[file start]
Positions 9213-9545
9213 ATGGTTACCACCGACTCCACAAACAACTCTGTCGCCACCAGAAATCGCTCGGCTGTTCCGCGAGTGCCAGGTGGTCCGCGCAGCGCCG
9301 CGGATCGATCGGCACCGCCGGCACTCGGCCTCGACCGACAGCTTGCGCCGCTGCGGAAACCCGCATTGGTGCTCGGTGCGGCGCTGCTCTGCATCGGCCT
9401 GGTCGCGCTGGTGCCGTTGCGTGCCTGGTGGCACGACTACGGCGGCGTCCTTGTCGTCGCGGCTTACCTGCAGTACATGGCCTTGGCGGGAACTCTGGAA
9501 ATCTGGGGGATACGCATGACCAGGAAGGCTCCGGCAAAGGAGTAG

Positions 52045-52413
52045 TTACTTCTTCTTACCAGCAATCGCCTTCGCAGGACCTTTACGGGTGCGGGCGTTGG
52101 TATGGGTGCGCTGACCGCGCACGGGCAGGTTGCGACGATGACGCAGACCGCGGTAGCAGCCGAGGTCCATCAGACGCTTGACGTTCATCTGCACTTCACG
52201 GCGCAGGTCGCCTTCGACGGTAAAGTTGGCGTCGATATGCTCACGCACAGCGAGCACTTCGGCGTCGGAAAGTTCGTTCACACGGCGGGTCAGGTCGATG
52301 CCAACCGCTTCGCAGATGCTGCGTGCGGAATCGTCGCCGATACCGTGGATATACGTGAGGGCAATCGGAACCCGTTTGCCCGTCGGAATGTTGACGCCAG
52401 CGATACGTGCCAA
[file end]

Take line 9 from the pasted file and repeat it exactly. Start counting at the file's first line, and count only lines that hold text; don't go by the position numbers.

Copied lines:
52201 GCGCAGGTCGCCTTCGACGGTAAAGTTGGCGTCGATATGCTCACGCACAGCGAGCACTTCGGCGTCGGAAAGTTCGTTCACACGGCGGGTCAGGTCGATG